My atomic physics lab is in a building that experiences huge swings in humidity levels during the year due to the monsoon season
Our building provides temperature, but not humidity control. Using just the building temperature control results in the following lab climates:
10 months out of the year, the room is at
T $\approx 24.4 ^oC$
Relative Humidity $< 10\%$
2 months out of the year, the lab is at
T $\approx 24.4^oC$
Relative Humidity $\approx 50\%$
This season variation necessitates significant recalibration twice per year at the beginning and end of the monsoon season. The sensitive components are mainly opto-mechanical.
The lab currently has a dehumidifier that is spec'd at 45 pints per day during the wet season. This specification indicates how much water the unit will remove from the air in a given day when the air is saturated with water (100% relative humidity). The problem with such a specification is that 100% relative humidity is a way different environment than 40% or 50% humidity.
On a wet day, this unit reduces the lab relative humidity by about 10% from 55% to 45%. This is still far from the lab's climate most of the year. It is a trade off, though, because it will also raise the lab temperature by about 1 degree C, which necessitates other recalibration. I am investigating options to further reduce the humidity.
The lab is approximately 5 meters X 10 meters X 3 meters in size. Most of the experiment is on a very full optics table that is 1.5 meters X 4 meters. There are lots of cables and water tubing that require access to the table, making climate isolation of the table difficult (although not impossible).
A few options under consideration are the following:
1: Introduce an additional higher capacity dehumidifier
- Fast and easy implementation
it is unknown how efficient a dehumidifier will function when the relative humidity is only 45%.
Manufacturers do not specify how well the unit will work at low humidity levels, only at 80% +.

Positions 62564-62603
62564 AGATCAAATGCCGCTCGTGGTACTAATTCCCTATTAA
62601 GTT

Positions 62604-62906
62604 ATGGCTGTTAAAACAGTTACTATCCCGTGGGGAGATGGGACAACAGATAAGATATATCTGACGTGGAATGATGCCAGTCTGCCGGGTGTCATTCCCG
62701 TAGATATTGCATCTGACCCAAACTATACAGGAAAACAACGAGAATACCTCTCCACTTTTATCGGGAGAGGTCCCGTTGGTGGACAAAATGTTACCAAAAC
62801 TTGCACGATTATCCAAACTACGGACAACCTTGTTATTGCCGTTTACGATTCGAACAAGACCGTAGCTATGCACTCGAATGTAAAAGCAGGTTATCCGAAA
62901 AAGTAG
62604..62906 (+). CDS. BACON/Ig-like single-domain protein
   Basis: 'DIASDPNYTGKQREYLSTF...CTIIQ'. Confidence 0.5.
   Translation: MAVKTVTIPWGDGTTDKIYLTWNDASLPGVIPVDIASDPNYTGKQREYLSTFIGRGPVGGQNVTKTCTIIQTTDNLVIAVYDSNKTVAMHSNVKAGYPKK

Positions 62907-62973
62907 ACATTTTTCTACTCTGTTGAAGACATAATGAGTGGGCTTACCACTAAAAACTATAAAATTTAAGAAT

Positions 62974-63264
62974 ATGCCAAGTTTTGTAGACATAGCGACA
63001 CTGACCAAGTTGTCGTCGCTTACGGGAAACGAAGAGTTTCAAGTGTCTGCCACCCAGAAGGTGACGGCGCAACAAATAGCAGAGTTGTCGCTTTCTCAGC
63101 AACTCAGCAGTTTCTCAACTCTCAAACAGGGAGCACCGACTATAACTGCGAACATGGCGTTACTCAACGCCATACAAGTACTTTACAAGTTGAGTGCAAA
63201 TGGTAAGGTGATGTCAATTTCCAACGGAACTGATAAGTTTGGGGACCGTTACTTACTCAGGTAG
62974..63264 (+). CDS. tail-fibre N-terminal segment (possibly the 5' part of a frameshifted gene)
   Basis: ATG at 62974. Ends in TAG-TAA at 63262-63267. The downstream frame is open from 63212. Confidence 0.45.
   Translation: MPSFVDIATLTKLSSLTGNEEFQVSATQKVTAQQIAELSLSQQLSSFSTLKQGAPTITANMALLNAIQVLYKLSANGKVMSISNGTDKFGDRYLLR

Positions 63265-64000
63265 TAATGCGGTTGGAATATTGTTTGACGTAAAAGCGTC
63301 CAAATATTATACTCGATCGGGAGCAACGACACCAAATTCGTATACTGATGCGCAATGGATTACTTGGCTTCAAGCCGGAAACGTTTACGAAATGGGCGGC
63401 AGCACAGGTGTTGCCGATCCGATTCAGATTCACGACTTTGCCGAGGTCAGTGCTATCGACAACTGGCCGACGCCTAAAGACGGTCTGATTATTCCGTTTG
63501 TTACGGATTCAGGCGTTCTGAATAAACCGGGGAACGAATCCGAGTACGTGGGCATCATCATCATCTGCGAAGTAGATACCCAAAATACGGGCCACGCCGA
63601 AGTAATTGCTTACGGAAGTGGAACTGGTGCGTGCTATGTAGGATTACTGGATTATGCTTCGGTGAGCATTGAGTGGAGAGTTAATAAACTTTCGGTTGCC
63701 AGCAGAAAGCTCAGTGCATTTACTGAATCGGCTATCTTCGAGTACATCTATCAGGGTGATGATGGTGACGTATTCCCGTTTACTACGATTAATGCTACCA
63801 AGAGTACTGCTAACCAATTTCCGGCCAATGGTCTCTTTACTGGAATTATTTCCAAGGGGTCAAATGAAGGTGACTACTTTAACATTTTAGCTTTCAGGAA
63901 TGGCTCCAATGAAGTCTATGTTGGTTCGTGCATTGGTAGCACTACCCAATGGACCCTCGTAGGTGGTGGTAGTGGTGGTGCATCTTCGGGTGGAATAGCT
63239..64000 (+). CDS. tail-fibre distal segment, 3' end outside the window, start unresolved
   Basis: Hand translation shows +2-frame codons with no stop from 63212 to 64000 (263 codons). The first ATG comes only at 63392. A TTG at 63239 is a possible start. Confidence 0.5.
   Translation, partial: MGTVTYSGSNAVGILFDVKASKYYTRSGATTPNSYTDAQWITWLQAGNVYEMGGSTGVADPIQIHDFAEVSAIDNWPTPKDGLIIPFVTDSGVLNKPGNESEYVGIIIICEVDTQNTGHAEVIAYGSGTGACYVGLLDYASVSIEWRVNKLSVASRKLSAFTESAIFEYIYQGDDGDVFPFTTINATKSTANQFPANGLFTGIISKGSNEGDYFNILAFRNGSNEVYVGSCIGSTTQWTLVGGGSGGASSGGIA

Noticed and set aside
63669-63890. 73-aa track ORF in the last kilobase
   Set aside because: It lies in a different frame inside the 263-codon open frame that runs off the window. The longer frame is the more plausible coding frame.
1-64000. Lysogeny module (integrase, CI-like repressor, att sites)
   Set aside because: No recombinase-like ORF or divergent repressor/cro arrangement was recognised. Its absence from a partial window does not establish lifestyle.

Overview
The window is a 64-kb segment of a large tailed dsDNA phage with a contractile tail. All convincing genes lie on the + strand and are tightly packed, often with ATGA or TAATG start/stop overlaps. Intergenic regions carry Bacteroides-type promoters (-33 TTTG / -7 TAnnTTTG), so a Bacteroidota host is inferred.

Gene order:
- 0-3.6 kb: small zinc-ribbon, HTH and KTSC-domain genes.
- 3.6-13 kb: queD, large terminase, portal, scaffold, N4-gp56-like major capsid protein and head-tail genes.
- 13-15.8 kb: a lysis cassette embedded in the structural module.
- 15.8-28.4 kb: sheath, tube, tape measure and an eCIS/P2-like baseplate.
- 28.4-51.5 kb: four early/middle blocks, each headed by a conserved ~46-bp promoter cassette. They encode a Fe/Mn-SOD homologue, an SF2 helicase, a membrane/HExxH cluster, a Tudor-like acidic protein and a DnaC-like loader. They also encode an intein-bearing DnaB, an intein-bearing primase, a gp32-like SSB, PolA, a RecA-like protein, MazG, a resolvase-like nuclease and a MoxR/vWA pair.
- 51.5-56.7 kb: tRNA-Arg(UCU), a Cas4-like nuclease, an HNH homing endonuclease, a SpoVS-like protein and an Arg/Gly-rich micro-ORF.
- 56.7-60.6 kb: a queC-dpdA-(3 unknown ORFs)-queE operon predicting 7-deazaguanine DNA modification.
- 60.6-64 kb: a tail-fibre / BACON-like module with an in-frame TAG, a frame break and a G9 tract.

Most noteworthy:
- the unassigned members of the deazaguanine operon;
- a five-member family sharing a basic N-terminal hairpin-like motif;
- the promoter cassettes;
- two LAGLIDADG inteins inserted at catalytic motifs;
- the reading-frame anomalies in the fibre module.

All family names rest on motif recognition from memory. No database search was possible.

2: Fill sensitive areas with positive pressure Nitrogen
- Excellent climate control
- Minimal impact on room temperature
- requires significant reconfiguration of experimental setup.
- Requires refilling Nitrogen tank frequently, a recurring cost.
3: Isolate experiment from lab climate using large plastic enclosures and recirculate air in this enclosure
- Excellent environment isolation
- requires significant reconfiguration of laboratory and would likely restrict access to areas of the experiment.
- It could also likely result in a temperature increase of the experiment area.
Introducing an additional room dehumidifier would be the easiest option by far.
So my Question is: does anyone know how efficient dehumidifiers works in dry environments? E.g., if I were to purchase an additional dehumidifier, would could I achieve a humidity level of less than 30% or does the humidity level asymptote off at some level due to a limit on the efficiency of dehumidifiers?
I realize an alternative would be to humidify the lab 10 months out of the year. However, having low humidity is extremely convenient for rapidly water-cooling components. During our wet season, our water-cooling results in considerable condensation on our components.